Jurors in the Michael Jackson child molestation trial Tuesday watched the TV documentary that sparked the case, seeing the pop star hold hands with his accuser and talk about hosting sleepovers with children at his Neverland Ranch.
The documentary “Living With Michael Jackson” was shown after defense attorney Thomas Mesereau Jr. finished an opening statement in which he suggested the entertainer may testify and said authorities found no DNA evidence in the entertainer’s bedroom to support the charges. Jackson is not on the defense witness list.
Prosecutors say Jackson plied his accuser, then a 13-year-old cancer survivor, with alcohol and showed him sexually explicit images before molesting him at Neverland.
“Mr. Jackson will freely admit that he does read girlie magazines from time to time,” Mesereau said. “He absolutely does not show them to children.”
Jurors watched the documentary after prosecutors called its maker, British journalist Martin Bashir, to the stand. The documentary, taped in 2002 and aired in 2003, led to the investigation that ultimately resulted in the charges against Jackson.
During the viewing, Jackson dabbed his eyes with a tissue during a segment in which he says children are his reason for living.
As the jurors watched on a large screen in the hushed courtroom, some leaned forward in their seats, a few smiled or laughed when Jackson said humorous things, and a few bobbed their heads along with Jackson’s music. Some smiled when the video showed Jackson singing “smile while your heart is breaking” as he left a hotel.
Sympathetic portrayal of JacksonAlthough the documentary is best known for Jackson’s comments about allowing children to sleep in his bed, it also exposed jurors to a sympathetic portrayal of Jackson. The singer is seen racing go-carts and climbing trees, as well as teaching Bashir how to “moonwalk.”
At one point Jackson emotionally describes abuse that he claims he and his brothers received from their father, Joe Jackson, during their days in the Jackson 5.
“I remember hearing my mother scream, ‘Joe, you’re going to kill him,”’ Jackson says at one point.
The documentary also referred to Jackson’s relationships with adult women, and briefly showed the 2002 incident in which he dangled one of his children from a hotel balcony in Germany.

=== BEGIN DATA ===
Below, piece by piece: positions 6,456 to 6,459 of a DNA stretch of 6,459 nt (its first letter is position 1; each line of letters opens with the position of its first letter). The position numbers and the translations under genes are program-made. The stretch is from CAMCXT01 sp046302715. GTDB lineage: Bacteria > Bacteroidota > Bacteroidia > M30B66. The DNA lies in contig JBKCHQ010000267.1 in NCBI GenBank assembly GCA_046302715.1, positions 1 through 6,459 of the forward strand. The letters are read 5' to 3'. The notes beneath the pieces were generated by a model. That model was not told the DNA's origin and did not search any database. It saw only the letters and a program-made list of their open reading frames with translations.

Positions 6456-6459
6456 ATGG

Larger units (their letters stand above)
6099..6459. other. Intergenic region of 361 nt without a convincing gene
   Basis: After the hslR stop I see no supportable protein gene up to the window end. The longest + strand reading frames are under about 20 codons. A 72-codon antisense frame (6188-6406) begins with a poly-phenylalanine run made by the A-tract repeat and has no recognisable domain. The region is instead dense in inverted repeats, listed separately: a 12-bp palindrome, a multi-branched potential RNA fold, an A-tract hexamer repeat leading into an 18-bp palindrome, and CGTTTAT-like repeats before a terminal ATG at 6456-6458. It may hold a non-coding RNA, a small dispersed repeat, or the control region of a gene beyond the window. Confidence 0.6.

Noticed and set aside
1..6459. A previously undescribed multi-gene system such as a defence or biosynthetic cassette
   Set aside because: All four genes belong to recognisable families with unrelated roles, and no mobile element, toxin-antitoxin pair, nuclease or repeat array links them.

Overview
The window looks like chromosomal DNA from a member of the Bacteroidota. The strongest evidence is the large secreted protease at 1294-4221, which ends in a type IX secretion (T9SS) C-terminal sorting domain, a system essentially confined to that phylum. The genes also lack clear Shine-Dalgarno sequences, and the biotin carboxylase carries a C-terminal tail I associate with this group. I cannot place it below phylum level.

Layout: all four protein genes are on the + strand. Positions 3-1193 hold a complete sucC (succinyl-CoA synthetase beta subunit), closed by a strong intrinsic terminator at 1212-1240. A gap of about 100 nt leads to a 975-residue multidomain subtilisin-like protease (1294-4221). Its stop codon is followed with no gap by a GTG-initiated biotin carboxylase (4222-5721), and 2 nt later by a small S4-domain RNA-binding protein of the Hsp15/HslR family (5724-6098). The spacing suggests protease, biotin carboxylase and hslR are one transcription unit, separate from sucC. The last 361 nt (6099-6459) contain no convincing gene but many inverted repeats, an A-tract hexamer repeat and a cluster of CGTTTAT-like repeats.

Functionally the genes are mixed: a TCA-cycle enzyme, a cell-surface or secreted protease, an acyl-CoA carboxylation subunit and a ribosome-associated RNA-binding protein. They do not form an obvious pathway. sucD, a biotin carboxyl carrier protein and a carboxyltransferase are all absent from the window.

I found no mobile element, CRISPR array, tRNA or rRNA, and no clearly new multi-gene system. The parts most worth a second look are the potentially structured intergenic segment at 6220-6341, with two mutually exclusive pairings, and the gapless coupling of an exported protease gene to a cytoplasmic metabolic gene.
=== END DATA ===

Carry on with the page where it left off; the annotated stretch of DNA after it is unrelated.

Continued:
At one point, Jackson appears with the accuser and his brother and sister. The children do a dance routine in Jackson’s kitchen.
Later the boy holds hands with Jackson and says the pop star is perpetually childlike and understands children.
“He’s really a child at heart,” the boy tells an interviewer. “You’re an adult when you want to be one.”
When the boy says that Jackson once told him and his brother, “If you love me you’ll sleep in the bed,” Jackson tells the interviewer that the children slept in his bed and he slept on the floor in a sleeping bag.
Holding the boy’s hand tightly, Jackson says, “My greatest inspiration comes from kids. It’s all inspired by that level of purity. I see God in the face of children.”
After the viewing, Mesereau sought to have Bashir’s testimony and the documentary stricken when Bashir refused to say how many hours of videotape were recorded during the making of the program.
Judge Rodney S. Melville refused to strike the video or the testimony.
As Bashir was being peppered with questions by Mesereau, the witness’ attorney repeatedly invoked California’s shield law for reporters and the First Amendment, saying that as a journalist Bashir did not have to answer questions about unpublished materials. Bashir refused to answer about 30 times
Jackson appeared agitated when Bashir was on the stand, at one point putting out his arms as if to tell him to speak up. Bashir was testifying in a near-whisper.
As Jackson left court, reporters asked him how he was feeling. He said “good,” then added “angry.” He thanked reporters and walked away.
In his opening statement, Mesereau earlier accused the prosecution of changing the dates of the alleged molestation because they were in conflict with an interview between child welfare workers and the family.
Mesereau also said the mother was using the criminal charges to build a civil case in order to get a payoff, and he addressed allegations that Jackson showed sexually explicit images and gave alcohol to his accuser and his brother.
Mesereau said the children were sometimes “out of control” at Neverland and read Jackson’s magazines and broke into his alcohol without his permission.